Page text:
Ross' best-selling book, THE MOOD CURE, has sold over 150,000 copies in the U.S, the U.K. and Australia. When THE MOOD CURE book proposal was first sent to the New York publishing houses it created a sensation. Seven publishers bid on it because of its unique approach to the top selling subject in America: Dieting. Julia has recently completed a second book, The Mood Cure, released in paperback in 2004 and a finalist for "The Books for a Better Life Award." The many publications that have featured Ross' work include: Psychology Today, San Francisco Examiner Magazine, Alternative Medicine and Natural Health.
Ross has frequently appeared as an expert on radio and television programs. Her first national TV appearance, on a 1997 news segment about the use of amino acid therapy to stop carb cravings, generated 50,000 calls to the producers.
Julia holds an M.A. in Clinical Psychology, as well as a California marriage and family therapy license. She is the Executive Director of The Recovery Systems Clinic in Mill Valley, California.
See what Dr. Hoffer says about The Center
Review of Dr. Jantz's whole-person approach to treating depression by A. Hoffer MD PhD FRCP(C)
Depression as I knew it in 1950 was not the same as the depressions we see today. It was much more severe, carried a greater suicide risk and was narrower in range. Not as many people were caught in its diagnostic web. It was probably just as common but fewer people with depression thought it was a disease and sought medical or psychiatric help. The patients whose disease w a s so severe they had no option found that treatment was very primitive as the only treatment that was really effective was electro convulsive therapy (ECT) recently introduced into psychiatry and given to patients who had been admitted to hospital. We had no antidepressant drugs. The only treatment that had widespread acceptance was psychotherapy which was rarely very effective but at least provided support to these patients until by unknown natural recovery processes they came out of their depressions. Many controlled studies had difficulty proving that psychotherapy alone was of any great value and it did not matter which particular type of psychotherapy was used. I remember one of my patients, a rancher in Sas-katchewan, who was dreadfully depressed. I was then in my psychotherapy mode and in the hospital I saw him three hours each week . Nothing happened. I got tired seeing no response and I am sure he also dreaded it until one day I began to talk about playing bridge. He was a good player and that became the topic of our discussions. He began to improve and in one month I was able to discharge him well. I still think that he was going to get well anyway and that I made it less tedious for him by talking about something that meant something to him. All that stuff about his childhood was meaningless to him.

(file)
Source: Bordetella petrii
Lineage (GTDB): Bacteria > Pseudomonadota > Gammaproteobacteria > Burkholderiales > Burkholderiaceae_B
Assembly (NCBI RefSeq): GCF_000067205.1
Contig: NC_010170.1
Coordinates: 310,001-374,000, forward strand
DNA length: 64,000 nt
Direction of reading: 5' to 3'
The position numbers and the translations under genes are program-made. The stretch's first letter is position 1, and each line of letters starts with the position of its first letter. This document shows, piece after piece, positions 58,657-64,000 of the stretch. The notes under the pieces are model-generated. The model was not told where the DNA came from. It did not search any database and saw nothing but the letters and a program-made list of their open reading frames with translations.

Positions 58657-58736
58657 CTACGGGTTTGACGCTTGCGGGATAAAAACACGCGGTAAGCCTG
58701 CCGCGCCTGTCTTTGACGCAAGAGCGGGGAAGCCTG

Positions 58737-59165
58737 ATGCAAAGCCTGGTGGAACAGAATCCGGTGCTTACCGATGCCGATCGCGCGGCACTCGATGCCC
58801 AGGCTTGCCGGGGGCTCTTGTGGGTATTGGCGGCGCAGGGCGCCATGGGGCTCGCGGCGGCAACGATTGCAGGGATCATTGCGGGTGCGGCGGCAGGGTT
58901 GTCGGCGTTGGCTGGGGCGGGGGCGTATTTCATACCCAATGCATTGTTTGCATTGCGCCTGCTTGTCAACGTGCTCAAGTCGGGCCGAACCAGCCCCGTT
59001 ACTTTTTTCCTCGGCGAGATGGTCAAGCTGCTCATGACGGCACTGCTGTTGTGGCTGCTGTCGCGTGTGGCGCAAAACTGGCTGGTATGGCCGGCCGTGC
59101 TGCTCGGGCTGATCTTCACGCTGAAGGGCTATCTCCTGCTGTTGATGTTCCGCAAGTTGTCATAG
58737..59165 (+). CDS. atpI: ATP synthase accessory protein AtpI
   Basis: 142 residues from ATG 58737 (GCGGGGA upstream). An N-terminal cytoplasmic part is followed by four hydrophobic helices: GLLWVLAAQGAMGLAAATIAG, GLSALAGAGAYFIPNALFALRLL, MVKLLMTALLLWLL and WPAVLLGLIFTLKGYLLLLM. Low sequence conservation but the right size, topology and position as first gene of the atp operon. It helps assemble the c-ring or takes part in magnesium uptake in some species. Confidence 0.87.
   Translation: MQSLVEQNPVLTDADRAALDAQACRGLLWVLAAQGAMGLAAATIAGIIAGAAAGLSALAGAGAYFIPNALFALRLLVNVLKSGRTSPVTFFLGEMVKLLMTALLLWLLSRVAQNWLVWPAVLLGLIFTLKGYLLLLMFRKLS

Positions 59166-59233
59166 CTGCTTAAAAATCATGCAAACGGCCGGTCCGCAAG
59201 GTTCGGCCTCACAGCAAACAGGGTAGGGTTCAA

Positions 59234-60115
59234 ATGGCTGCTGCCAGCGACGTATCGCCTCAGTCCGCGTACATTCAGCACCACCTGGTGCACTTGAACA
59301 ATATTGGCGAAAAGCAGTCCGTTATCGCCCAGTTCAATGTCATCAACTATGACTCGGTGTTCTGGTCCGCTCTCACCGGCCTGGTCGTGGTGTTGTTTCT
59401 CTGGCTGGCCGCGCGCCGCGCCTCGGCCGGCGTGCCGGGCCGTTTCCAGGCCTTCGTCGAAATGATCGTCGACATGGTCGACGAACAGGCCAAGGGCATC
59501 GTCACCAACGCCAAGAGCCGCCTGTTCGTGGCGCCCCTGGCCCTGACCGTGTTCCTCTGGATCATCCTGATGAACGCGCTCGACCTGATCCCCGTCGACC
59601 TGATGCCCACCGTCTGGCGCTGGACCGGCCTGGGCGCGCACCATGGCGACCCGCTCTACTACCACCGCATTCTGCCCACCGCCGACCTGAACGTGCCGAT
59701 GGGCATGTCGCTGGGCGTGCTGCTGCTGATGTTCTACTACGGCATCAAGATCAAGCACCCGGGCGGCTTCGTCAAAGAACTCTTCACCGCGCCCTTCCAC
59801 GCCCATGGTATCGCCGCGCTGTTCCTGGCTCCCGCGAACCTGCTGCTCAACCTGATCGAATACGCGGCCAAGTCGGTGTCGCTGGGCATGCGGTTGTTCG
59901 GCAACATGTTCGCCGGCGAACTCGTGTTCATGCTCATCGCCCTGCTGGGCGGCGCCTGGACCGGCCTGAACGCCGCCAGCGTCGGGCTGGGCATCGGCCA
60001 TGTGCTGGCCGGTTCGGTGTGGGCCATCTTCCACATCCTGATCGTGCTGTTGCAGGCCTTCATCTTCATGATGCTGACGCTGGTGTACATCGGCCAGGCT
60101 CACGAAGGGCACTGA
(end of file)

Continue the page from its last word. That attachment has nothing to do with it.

We recognized two types of depression. Psychotic depression for which ECT was the treatment of choice and probably still is and neurotic depression for which psychotherapy was the treatment of choice. The vast number of people who now and then suffered moderate or severe depression was left undiagnosed and untreated and apparently they did just as well.